Wednesday, December 07, 2005
Meet the golden ager of our home
No, it's not me.
Conversation and my thoughts today have been pretty heavy; rather than do the political thing, I've decided to lighten the mood and go with the whole adorable pet angle.
On that note, this is Marlon (and my oldest daughter)- taken last winter after their nap. I'll be disowned by both of them for posting it:
Marlon is, simply put, the best, strangest, most interesting animal ever.
Sure, all pet owners say that. But I'm telling the truth.
Just a few things that make him the oddest dog I've ever met:
1. He sleeps in my spot when I get up from bed, but won't sleep in anyone's bed when they're in it.
Big deal, you say. All dogs lay on beds, right? Yes. But all dogs don't lay stretched out on their sides, with the right side of their head on the pillow, in the exact same manner of a person. Marlon does. He literally looks as though he just tossed back the covers and is ready to get up. It's weird. He could be me, lying there.
Which brings me to item two of Marlon's weirdness. . .
2. He doesn't lick people, or slobber.
Seriously. No slobber. He eschews traditional dog behaviors and only licks hands once every year, usually around Christmas. When he's feeling all the festive love and whatnot.
3. He doesn't hump - not legs of people, legs of chairs, or generally other animals.
The only person he ever tried to do that to was the youngest. We think it's because he gets angry when she and I curl-up on the couch together, or hug. He then growls and tries to place himself between us. Because, after all, he believe he's my youngest baby. So it seemed when she was a bit smaller, like 9 or so, he tried to achieve dominance over her. But it only was once or twice and, however gross, didn't become a habit. Though he still tries to get in my lap before she can.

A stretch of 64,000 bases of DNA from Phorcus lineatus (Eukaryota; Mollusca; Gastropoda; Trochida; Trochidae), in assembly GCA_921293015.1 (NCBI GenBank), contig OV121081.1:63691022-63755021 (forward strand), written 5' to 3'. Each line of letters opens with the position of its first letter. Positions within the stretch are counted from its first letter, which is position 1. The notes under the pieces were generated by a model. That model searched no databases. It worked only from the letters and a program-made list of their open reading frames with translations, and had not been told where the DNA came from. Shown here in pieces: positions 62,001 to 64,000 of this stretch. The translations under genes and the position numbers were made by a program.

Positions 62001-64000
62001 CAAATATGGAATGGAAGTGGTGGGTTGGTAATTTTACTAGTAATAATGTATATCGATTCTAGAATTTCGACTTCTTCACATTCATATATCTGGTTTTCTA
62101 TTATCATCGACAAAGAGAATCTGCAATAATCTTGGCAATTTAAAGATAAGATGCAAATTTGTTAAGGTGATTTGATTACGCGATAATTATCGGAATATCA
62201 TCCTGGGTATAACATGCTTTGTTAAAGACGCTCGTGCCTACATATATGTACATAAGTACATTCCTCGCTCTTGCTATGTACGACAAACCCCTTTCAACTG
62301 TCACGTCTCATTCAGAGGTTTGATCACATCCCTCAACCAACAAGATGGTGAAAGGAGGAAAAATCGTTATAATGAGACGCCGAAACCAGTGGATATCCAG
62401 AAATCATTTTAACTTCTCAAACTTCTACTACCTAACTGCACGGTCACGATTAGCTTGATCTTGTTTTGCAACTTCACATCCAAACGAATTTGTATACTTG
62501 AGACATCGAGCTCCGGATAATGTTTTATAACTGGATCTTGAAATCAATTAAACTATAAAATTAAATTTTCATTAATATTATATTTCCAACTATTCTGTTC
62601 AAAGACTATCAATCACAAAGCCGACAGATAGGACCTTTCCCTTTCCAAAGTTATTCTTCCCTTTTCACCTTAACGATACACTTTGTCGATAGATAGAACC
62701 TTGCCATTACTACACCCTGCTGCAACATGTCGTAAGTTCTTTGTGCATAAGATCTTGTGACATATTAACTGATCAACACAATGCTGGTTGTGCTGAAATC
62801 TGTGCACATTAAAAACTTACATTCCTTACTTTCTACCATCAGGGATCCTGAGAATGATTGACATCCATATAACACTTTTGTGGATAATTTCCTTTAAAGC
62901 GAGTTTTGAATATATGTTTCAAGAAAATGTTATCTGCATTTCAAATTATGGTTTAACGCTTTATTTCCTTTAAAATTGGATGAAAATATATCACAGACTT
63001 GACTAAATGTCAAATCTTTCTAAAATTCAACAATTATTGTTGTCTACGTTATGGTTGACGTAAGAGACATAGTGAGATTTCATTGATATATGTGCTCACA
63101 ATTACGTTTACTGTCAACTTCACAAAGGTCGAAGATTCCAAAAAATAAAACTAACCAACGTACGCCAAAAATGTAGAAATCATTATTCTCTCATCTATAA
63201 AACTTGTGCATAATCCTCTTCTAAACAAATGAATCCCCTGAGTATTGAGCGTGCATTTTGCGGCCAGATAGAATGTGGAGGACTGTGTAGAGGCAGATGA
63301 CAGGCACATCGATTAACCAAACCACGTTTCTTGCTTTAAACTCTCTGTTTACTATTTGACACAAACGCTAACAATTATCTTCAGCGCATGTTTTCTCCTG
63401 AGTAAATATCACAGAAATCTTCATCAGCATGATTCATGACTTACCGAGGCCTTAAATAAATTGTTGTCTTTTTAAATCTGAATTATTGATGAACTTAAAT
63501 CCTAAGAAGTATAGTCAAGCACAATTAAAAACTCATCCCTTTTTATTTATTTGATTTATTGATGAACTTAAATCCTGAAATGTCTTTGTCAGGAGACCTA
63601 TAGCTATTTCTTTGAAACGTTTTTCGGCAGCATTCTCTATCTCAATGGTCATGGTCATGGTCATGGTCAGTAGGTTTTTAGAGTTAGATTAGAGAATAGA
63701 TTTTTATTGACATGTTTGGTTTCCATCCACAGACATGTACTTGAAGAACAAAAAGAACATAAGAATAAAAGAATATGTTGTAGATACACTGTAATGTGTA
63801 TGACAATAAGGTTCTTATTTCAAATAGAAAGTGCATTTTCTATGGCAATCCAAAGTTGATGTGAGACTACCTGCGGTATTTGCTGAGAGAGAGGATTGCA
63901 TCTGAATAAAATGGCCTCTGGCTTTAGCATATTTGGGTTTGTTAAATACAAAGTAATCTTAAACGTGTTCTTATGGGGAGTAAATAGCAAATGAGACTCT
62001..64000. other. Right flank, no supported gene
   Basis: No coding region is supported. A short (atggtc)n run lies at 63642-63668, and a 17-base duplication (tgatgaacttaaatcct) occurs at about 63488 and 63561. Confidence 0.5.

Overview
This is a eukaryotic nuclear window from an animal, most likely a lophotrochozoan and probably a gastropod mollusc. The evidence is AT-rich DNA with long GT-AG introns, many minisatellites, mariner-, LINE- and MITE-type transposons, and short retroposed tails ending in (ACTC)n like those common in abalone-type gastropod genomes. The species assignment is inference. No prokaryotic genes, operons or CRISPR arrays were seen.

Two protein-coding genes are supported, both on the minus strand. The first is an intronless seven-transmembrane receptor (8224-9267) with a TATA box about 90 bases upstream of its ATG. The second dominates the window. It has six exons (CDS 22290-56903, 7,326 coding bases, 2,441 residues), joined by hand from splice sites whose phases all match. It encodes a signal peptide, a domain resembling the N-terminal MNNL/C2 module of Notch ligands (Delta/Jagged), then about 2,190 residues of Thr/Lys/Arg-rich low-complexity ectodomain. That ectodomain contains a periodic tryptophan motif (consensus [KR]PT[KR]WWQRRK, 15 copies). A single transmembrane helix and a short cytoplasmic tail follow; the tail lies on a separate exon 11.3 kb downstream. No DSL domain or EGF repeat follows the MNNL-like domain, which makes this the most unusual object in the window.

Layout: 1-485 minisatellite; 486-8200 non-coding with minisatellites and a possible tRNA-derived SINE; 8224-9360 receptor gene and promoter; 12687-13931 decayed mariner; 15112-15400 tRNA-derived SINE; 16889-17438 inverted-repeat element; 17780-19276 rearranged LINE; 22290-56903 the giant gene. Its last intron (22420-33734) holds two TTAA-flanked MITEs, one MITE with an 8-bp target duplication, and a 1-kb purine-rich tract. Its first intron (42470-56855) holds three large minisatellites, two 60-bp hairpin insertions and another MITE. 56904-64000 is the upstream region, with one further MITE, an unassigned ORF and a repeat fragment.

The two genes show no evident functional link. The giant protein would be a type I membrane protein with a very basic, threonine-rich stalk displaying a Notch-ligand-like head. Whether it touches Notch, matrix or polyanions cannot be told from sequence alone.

4. He will not eat in front of you, or while you're in the room.
You can pour him food - dog or human - and he will patiently wait until you leave the room before he starts eating. Or drinking. He sits and waits. . .and waits. . .and waits. . .until the room is his. Which is problematic when I feed him before starting dishes, or while cooking dinner, because he's fed in the kitchen. No matter how long, though, he's gonna wait it out.
5. He does not chew people. He does not jump on people as they walk (except me sometimes when he's excited to see his leash and the prospect of a stroll). He does not scratch things.
He simply doesn't engage in many non-human behaviors. He thinks, for better or worse, that he's simply one of us. Until he sees us scratching each other, or biting, or jumping on visitors -- he's just not gonna engage.
6. He's smarter than me.
I'm trying to give him medicine for an ear infection since Thanksgiving, right? So I start by putting the capsules in leftover stuffing, making a ball around the pill. This works - for a day. Then he starts carefully eating around the stuffing. Takes him ten minutes to polish off a piece smaller than a golf ball. But he does it. And then he does the same with cheese. Finally we had to open the capsule and put the powder on buttered bread, then roll up the bread and give it to him.
Marlon came to us in the summer of 2001. We frequently visited animal shelters, despite the fact it's a painful, sad experience and for the most part, I'm afraid of strange dogs. So, every month or so we'd visit just to pet and look and be friendly. It was good therapy for the dogs and good practice for the girls.
So the day before our scheduled trip to Massachussetts, being nearby we thought we'd visit. My youngest found Marlon there.